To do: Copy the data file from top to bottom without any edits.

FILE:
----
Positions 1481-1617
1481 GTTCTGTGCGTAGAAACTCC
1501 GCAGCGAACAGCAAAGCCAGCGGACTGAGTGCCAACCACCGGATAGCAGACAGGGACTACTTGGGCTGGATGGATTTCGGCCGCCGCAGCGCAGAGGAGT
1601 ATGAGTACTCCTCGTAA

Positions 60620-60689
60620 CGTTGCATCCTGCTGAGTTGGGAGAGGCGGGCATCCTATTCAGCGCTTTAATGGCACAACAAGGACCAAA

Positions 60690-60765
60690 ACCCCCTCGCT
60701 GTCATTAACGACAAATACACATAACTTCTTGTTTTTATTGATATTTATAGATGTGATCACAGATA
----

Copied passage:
Positions 1481-1617
1481 GTTCTGTGCGTAGAAACTCC
1501 GCAGCGAACAGCAAAGCCAGCGGACTGAGTGCCAACCACCGGATAGCAGACAGGGACTACTTGGGCTGGATGGATTTCGGCCGCCGCAGCGCAGAGGAGT
1601 ATGAGTACTCCTCGTAA

Positions 60620-60689
60620 CGTTGCATCCTGCTGAGTTGGGAGAGGCGGGCATCCTATTCAGCGCTTTAATGGCACAACAAGGACCAAA

Positions 60690-60765
60690 ACCCCCTCGCT
60701 GTCATTAACGACAAATACACATAACTTCTTGTTTTTATTGATATTTATAGATGTGATCACAGATA